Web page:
David Nash

David  Nash

David Nash

David Nash, Professor of History, Oxford Brookes University, previously taught nineteenth and twentieth century British History at the Universities of Leicester and York. A fellow of the Royal Historical Society and an officer of the Social History Society of Great Britain, he directs the SOLON  project at Oxford Brookes University which links a number of University Departments in studying the interdisciplinary dimensions of crime and bad behavior from both contemporary and historical perspectives. Solon, one of the Seven Wise Men of Athens, was a noted legal reformer. The acronym, SOLON, stands for Society, Order, Law, Offences, Notoriety. Nash is also a Director of the Center for Inquiry in London and is currently giving advice to the European Parliament and the Irish Government on blasphemy laws in the European Union.

His paper at the conference, "'Little Liberty on Earth while men worship a tyrant in heaven:'  Nineteenth-Century Secularists in Britain and America and Implications of Constructing 'Religion' as Anachronistic Repressor," will explore ideas of 'religion' in the thought of secularists in Britain and America, such as  Richard Carlile, Robert Owen, George Jacob Holyoake, George William Foote, Robert Ingersoll, and Positivists such as Edward Spencer Beesley. Their assaults on religion, however, created another monolith, secularism, which has had enduring impact right through to our own time.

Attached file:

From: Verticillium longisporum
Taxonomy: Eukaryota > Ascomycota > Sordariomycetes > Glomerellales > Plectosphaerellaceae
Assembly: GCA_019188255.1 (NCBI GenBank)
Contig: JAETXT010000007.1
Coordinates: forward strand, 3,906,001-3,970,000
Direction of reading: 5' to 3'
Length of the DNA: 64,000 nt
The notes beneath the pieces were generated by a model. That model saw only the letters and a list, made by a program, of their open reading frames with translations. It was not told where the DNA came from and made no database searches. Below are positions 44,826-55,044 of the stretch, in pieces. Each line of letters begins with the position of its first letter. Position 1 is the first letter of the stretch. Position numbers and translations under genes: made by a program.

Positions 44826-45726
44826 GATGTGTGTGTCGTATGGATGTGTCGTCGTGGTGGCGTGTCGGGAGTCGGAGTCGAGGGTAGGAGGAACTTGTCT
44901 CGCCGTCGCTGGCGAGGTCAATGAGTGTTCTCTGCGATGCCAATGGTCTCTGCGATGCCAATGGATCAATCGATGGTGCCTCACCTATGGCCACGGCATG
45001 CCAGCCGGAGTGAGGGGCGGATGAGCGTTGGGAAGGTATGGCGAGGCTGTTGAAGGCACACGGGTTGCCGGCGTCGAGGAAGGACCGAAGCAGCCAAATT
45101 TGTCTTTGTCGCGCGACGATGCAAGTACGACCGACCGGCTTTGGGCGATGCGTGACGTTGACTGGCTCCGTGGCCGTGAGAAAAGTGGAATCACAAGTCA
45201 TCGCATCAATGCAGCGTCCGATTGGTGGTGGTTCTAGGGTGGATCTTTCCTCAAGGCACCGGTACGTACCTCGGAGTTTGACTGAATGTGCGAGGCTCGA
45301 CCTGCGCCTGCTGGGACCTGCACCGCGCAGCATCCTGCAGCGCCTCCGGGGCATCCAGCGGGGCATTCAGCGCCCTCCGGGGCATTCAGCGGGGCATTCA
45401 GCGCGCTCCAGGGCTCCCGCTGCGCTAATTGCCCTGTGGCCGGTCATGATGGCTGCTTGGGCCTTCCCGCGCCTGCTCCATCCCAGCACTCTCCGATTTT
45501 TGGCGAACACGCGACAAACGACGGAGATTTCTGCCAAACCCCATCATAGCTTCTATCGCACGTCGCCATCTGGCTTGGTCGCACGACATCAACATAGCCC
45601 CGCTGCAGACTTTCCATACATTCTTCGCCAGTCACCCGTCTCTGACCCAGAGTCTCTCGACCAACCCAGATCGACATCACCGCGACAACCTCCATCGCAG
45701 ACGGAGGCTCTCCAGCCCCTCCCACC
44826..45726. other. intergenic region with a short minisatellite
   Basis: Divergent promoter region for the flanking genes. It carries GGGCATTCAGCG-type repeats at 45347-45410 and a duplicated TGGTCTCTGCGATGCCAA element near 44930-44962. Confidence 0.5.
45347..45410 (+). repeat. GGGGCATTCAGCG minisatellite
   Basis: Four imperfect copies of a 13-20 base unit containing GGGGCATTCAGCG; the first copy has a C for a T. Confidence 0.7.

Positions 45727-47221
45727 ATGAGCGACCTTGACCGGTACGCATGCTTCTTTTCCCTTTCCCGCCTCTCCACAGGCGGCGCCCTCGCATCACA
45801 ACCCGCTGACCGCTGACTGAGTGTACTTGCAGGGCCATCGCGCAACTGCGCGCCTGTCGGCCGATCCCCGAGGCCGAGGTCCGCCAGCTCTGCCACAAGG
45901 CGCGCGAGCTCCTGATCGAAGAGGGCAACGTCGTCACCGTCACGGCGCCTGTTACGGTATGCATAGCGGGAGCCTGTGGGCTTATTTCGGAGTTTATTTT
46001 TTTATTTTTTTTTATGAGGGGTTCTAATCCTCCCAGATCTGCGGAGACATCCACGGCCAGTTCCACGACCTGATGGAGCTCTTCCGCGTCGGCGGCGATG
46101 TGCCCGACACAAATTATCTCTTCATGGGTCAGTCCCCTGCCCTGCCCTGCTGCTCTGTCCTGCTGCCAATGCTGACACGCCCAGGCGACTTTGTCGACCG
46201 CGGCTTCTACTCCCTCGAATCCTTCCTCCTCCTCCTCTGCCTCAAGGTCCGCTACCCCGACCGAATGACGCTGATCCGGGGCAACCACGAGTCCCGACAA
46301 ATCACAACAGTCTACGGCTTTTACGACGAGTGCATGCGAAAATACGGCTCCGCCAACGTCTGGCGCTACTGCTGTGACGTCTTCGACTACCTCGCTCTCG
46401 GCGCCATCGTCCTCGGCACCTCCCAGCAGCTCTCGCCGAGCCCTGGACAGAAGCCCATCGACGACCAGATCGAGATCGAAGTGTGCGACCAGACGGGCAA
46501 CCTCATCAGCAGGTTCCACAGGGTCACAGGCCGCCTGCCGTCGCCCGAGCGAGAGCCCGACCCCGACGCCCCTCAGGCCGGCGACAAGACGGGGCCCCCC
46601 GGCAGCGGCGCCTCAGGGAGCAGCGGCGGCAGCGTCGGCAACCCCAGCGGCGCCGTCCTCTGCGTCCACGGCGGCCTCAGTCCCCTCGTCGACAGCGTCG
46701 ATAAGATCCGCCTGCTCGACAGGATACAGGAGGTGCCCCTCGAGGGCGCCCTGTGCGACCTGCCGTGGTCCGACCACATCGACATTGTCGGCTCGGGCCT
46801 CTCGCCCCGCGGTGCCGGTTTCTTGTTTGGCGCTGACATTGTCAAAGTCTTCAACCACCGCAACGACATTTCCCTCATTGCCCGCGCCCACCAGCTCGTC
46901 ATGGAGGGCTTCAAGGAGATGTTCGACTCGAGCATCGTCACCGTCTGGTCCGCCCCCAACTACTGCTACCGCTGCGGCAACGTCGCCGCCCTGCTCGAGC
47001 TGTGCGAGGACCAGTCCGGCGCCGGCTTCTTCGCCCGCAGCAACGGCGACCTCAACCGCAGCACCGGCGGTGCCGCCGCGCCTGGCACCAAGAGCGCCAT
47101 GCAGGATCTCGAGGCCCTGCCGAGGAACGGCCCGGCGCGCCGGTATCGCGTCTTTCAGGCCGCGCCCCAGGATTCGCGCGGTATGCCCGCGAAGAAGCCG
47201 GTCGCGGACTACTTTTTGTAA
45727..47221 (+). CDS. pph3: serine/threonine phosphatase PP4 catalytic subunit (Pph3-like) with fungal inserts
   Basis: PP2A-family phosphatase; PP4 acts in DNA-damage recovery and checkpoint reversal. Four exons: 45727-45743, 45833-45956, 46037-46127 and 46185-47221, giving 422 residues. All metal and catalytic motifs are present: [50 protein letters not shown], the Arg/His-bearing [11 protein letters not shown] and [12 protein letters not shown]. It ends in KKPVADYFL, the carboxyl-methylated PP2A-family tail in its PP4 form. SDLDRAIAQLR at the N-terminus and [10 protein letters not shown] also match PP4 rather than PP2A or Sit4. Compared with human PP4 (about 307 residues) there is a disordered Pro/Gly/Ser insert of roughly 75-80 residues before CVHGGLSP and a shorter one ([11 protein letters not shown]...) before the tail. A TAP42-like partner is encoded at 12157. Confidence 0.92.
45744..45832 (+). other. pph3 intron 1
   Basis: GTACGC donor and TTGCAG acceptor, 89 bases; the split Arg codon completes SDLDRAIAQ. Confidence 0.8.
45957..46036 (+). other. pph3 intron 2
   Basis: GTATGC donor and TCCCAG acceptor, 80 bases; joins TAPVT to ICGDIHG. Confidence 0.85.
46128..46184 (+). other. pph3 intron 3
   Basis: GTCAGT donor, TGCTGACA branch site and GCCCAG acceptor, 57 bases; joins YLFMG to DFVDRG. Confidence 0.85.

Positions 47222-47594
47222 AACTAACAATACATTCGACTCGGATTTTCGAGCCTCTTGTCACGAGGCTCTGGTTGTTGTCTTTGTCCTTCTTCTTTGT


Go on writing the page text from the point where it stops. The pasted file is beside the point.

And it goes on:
Letter from George Jacob Holyoake to Robert Browning. 3 January 1885<br />

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Letter from  George Jacob Holyoake to Robert Browning. 3 January 1885.

Holyoake acknowledges Browning’s receipt of his book, Travels in Search of Settlers Guide-book of America and Canada, 1884, and mentions sending Chicago & Alton Railroad’s Official Guide and Monthly Reprint and Advertiser, containing time cards, advertisements and a reprint from the latest English edition of the complete works of Robert Browning to the poet.

Your letter acknowledging the receipt of my little Book of Travels, gave me more pleasure than I deserved. It did reach me at Gt. Yarmouth, Nov 14th. It was on the 27th of the same month that I sent the Numbers of the Chicago R. R. Guide received from, and intended by Mr Charlton, for you.

Letter from George Jacob Holyoake to [Dr. Bind]. <br />
1 January 1893.<br />

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Letter from George Jacob Holyoake to [Dr. Bind]. 1 January 1893.

Stay where the rain is parsimonious—the wind reticent—the sunshine prodigal, and the frost crawleth not forth.  Tell Mr. Allen that the rain has been so incessant that it has washed Home Rule out of the minds of many; and not even a Fabian has a dry argument left. Black fogs hang over London like Tory Socialism through which no Liberal can see his way.

Emilie who is with me joins in my injunction and in New Year wishes.

Unwin is busy with a Second Edition of my Book—the only thing which softens the rigour of the winter. . .. The Tory National Observer and Saturday Review contain some sentences which I valued very much If I were at hand & could go over the reviews they would amuse you.

If I believed only half what they say I should be entirely intolerable to all my friends ever more.

 

- Exhibition Text by Melinda Creech

Edgar Fawcett. Agnosticism and Other Essays, With a Prologue by Robert G. Ingersoll. New York, Chicago, Belford: Clarke and Company, [1889].<br />

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Edgar Fawcett. Agnosticism and Other Essays, With a Prologue by Robert G. Ingersoll. New York, Chicago, and San Francisco: Belford, Clarke and Company, [1889].

George William Foote. Mr. Browning's New Poems: Dramatic Idyls. Liberal. Vol. 1, no. 6 (June 1879).<br />

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George William Foote. “Mr. Browning's New Poems: Dramatic Idyls.” The Liberal. Vol. 1, no. 6 (June 1879).

 

- Exhibition Text by Melinda Creech

David Nash